Emerging Markets Law

Showing 3 posts from February 2017.

FTC Suing Router Company Without Underlying Data Loss

The new Administration may stand for regulatory rollback in many areas, but consumer privacy is (so far) not one. Trump's Federal Trade Commission (FTC) is pursuing a router manufacturer whose equipment hasn't caused any consumer harm yet: no data leaks, no identity fraud, no damages. Companies hoping to escape scrutiny under a relaxed privacy watchdog should consider themselves on notice. 

As a best practice, it is a good idea to review your privacy policies and the marketing of your services or goods. Any claims you make about security and privacy of consumer data are fair game for scrutiny and investigation. The FTC so far has been unchecked by the courts, and this router case signals that the agency intends to continue vigorous enforcementeven under an anti-regulatory President.

Continue reading FTC Suing Router Company Without Underlying Data Loss ›

Payroll and Email Do Not Mix

Tax season brings with it many headaches. For the last couple of years, W2-related phishing scams have been among them. Cyberthieves may send email to HR or financial personnel that looks like it comes from a senior executive. The email may ask for copies of W2s for all employees. The scam used to be targeted to corporations only, but is now hitting school systems and non-profits as well.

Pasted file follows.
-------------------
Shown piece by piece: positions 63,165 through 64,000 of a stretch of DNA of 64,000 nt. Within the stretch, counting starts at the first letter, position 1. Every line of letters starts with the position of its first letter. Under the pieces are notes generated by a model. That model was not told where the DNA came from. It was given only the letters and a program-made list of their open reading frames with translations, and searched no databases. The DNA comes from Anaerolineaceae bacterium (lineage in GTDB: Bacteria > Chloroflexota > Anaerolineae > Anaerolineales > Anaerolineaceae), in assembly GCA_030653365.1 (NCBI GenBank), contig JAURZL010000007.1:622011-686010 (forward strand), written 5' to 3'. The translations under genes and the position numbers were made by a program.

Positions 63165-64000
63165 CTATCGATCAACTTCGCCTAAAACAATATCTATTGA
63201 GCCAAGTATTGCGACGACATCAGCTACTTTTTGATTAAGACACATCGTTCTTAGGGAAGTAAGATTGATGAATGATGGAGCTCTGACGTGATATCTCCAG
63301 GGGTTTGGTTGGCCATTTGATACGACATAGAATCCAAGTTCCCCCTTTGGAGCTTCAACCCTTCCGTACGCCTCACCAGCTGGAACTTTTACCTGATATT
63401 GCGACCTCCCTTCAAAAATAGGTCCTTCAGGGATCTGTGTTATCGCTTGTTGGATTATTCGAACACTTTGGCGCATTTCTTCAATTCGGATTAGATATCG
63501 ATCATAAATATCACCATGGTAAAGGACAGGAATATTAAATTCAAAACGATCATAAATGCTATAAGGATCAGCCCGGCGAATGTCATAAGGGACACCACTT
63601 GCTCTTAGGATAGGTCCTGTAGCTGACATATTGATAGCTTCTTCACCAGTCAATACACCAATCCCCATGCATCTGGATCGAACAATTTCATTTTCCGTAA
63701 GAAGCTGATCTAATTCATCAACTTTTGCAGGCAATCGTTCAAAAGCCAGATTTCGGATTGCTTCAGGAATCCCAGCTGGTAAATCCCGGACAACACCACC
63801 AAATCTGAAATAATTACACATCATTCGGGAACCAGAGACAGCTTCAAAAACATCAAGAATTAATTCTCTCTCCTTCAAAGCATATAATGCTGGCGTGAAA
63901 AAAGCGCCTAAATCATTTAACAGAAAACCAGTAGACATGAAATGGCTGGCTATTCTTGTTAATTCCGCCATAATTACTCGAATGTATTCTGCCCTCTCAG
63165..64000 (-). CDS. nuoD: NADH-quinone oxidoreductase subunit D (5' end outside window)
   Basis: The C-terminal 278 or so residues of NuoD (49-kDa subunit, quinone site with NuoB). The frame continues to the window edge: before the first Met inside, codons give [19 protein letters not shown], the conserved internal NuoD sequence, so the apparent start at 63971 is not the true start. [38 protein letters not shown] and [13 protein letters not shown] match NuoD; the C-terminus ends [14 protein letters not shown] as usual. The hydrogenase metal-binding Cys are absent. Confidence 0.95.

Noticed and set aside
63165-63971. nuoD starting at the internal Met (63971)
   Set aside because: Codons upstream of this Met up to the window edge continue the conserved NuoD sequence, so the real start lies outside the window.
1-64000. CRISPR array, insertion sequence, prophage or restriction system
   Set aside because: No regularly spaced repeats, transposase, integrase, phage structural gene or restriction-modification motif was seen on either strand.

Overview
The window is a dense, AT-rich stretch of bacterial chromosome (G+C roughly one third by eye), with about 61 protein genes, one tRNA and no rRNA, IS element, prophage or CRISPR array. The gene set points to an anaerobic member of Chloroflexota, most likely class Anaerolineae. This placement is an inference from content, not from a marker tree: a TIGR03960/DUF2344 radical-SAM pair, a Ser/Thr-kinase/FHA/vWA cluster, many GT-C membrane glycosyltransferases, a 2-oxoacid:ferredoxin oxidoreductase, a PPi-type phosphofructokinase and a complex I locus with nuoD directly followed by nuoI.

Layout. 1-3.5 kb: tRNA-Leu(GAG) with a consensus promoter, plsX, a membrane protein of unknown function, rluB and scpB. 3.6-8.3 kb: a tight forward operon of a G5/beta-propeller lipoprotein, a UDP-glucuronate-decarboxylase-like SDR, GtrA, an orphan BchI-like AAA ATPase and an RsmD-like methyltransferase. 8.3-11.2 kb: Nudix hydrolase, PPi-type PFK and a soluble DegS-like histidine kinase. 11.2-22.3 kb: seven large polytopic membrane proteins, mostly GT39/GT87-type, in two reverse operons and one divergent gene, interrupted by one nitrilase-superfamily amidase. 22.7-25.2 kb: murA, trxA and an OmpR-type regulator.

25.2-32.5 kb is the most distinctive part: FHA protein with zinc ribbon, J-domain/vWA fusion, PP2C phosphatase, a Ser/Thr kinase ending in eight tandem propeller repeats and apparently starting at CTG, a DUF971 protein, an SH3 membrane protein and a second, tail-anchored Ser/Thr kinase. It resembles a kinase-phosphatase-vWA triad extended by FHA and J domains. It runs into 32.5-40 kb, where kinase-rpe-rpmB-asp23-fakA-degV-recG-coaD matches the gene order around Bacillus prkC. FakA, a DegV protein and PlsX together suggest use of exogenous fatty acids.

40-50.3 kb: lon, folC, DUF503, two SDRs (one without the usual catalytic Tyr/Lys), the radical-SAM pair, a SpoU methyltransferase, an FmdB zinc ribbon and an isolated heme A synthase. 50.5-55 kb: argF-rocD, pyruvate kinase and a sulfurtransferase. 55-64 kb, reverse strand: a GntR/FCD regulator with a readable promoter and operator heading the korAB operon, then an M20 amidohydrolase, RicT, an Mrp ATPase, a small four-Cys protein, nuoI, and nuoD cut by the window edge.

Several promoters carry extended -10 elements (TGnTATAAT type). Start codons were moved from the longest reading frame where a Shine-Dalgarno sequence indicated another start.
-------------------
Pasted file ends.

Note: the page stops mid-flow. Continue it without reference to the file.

As part of its cyber risk planning measures, any organization would be well served to have training and policies in place regarding how to respond to emails asking for this kind of information. In addition, no organization should be sending documents such as W2s by unsecured email. 

Employee awareness is one of the biggest and best defenses to this kind of scam: knowing that the company policy is never to send such sensitive information in the clear, no matter who asks, can go a long way to preventing problems. A timely reminder during tax season is a good idea, as is revisiting the organization's cyber plan overall at regular intervals.

Unauthorized Computer Access, Without Service Interruption, May Be Cause for Action

In a case of first impression, the Eleventh Circuit has held that an employer need not show an interruption of service to prove actionable harm under the Computer Fraud and Abuse Act (CFAA) and other federal laws. This is good news for employers and potentially for others who suffer computer intrusions.

Continue reading Unauthorized Computer Access, Without Service Interruption, May Be Cause for Action ›

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